The law in question does not stop landlords from using criteria like income and credit score.
The law in question does not stop landlords from using criteria like income and credit score. JUSTIN SULLIVAN/GETTY

Attorneys representing local landlords were in King County Superior Court Friday arguing they should have the right to use their gut instincts, rather than only impartial criteria, when picking their tenants.

Their case challenges Seattle’s “first-in-time” law, which requires landlords to rent to the first qualified person who applies for a rental unit. The law is meant to fight implicit bias, or instances in which landlord unconsciously discriminate against potential tenants because of factors like race, gender, or disability. "If a white woman and a black woman apply to rent an apartment, and the landlord doesn't want to rent to the black woman... the black woman never knows that's the reason she didn't get the apartment," Merf Ehman, executive director of Columbia Legal Services, told me last year. "How do we get at that?"

But landlords say the rule is too restrictive. In a lawsuit brought by the conservative Pacific Legal Foundation, a handful of local landlords argue they should have discretion to determine whom to rent to. The law is an “unprecedented attempt to regulate subconscious thought,” PLF attorney Ethan Blevins said at a hearing in the case Friday. Blevins also called the rule an “embargo on choice."

In the legal weeds, PLF argues the first-in-time rule amounts to an illegal infringement on property rights. They say case law in Washington has given property owners the right to rent or sell their property to whomever they want. Having to offer a “right of first refusal” to the first qualified tenant takes away those rights, they say.

The city argues the right to select a tenant is not in fact one of the property ownership rights protected by state case law. Instead, the city flips the narrative: Arguing for the choice of whom to rent to is really just another way of saying landlords should have the right to exclude other qualified tenants. “There is no difference between the right to exclude and the right to choose,” Assistant City Attorney Roger Wynne told the judge Friday. “When you choose one you’re excluding the other.” And if existing law really considered that a fundamental property right, “every anti-discrimination law in housing would fail,” Wynne said.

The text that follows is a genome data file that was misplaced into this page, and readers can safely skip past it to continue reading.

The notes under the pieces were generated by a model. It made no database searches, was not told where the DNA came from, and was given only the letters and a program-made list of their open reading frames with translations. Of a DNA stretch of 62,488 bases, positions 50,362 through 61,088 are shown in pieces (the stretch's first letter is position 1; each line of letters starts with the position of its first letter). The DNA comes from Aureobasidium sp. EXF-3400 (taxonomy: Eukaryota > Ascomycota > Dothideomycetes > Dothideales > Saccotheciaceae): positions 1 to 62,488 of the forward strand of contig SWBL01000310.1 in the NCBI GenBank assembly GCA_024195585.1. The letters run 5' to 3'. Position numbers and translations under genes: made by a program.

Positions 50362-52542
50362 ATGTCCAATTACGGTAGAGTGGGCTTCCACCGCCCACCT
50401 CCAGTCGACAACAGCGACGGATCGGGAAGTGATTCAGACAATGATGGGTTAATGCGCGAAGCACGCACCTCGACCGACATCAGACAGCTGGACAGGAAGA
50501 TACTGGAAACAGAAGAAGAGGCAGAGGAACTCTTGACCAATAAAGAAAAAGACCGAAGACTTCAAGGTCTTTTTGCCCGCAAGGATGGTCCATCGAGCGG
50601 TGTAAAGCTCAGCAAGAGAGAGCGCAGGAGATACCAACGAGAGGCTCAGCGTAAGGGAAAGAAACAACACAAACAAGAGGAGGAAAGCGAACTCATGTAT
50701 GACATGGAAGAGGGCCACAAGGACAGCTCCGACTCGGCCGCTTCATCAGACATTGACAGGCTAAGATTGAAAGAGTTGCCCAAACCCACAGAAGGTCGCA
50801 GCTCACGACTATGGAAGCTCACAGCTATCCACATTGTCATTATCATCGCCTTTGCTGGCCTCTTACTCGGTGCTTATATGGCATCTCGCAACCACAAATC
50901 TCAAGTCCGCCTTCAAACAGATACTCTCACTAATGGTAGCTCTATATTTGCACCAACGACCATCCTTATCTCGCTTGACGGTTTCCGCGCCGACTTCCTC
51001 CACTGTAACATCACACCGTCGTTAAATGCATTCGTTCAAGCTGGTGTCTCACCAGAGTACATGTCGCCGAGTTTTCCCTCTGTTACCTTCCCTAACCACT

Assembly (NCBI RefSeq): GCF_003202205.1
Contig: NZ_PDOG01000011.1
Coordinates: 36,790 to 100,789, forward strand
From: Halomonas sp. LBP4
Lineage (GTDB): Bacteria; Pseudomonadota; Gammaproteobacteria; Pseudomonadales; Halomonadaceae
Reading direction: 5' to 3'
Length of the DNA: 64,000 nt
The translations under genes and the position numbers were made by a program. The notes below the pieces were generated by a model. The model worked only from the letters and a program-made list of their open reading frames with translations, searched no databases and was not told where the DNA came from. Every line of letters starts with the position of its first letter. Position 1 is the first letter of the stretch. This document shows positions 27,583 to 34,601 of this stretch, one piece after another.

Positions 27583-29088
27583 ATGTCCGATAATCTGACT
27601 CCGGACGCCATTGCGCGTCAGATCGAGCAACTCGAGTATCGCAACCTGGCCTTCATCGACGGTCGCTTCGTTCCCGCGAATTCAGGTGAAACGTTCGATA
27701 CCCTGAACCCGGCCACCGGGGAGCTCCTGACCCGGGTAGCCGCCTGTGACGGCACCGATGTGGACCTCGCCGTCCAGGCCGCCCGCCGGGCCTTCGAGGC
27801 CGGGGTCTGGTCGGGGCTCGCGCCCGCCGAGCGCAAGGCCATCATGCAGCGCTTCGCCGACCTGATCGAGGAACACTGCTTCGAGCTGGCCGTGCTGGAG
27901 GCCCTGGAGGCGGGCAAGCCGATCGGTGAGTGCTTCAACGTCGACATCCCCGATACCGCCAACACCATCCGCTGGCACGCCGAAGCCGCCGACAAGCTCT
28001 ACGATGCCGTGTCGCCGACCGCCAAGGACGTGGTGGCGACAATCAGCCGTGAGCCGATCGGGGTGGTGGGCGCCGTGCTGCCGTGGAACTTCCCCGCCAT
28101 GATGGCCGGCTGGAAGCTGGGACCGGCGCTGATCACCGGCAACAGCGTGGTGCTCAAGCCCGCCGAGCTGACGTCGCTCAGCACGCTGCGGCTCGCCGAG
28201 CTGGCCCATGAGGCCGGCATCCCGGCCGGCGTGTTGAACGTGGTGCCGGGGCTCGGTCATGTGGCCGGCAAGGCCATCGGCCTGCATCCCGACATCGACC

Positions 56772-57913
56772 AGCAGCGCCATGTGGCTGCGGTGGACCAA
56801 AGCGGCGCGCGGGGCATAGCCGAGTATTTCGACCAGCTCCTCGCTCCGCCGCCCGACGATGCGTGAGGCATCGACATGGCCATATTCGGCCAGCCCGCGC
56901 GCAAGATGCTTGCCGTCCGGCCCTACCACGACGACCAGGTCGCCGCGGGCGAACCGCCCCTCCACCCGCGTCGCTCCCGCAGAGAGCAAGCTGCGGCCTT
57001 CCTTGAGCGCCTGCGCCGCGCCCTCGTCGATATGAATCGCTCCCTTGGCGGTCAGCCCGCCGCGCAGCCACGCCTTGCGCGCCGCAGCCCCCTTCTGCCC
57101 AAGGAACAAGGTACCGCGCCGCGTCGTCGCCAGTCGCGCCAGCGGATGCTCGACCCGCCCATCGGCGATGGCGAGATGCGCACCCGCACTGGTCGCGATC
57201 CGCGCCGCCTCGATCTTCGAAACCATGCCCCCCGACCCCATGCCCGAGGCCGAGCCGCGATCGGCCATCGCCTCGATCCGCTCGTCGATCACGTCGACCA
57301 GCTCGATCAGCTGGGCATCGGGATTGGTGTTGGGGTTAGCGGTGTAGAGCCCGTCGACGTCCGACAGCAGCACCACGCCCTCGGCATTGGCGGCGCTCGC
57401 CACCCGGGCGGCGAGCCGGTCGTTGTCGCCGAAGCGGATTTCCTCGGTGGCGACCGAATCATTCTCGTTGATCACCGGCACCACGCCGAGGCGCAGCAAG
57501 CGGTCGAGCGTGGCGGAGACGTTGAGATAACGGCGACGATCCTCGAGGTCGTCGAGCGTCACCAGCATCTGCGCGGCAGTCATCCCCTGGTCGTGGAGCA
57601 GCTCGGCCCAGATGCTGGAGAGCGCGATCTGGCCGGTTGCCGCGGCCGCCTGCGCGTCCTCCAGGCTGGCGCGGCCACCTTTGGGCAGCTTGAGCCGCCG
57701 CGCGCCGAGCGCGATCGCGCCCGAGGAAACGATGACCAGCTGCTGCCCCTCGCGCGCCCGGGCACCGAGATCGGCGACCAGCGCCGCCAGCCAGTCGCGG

But Judge Suzanne Parisien seemed skeptical. “What the plaintiffs want is a right to choose,” Parisien told Wynne. “They want to be able to have their gut check that we use all the time in the real world… Every day we’re making a million choices based on how somebody makes you feel.” (Parisien disclosed at the start of Friday’s hearing that she owns a rental property.)

Seattle's first-in-time law doesn't apply to backyard cottages or houses where the property owner also lives, but does apply to duplexes and triplexes where the owner lives. It also doesn't fully kneecap landlords' discretion. The law requires landlords to state openly what criteria they will use to pick renters. (Think: credit scores, pets, etc.) But it doesn’t set any other limitations. Landlords can, for example, require tenants to attend interviews or open houses in order to qualify for a rental.

In making their case, city representatives have also pointed out that landlord trade groups like the Rental Housing Association of Washington recommend that landlords accept the first qualified applicant as a way of guarding against accusations of discrimination.

RHA filed a brief in support of the landlords in this case, arguing, essentially, that doesn't mean we wanted you to go and make this a law!

RHA argues the law threatens not only landlords' property rights but their bottom line. Seattle’s law requires landlords to give the first qualified applicant 48 hours to accept the rental or change their mind and rent somewhere else. “In the hot Seattle market,” RHA wrote, a tenant taking two days to decline an apartment could translate to a loss of money for the landlord.

After Friday’s hearing, plaintiff Kelly Lyles, an artist who rents out a house in West Seattle, said two of her tenants wouldn’t have qualified under her usual rules because of poor credit, but she rented to them anyway because “I liked them.”

“It’s just shocking to me they’re telling us we don’t have the right to trust our gut,” Lyles said.

Parisien gave little indication Friday of how soon she’ll rule. Either way, the case is likely to be appealed.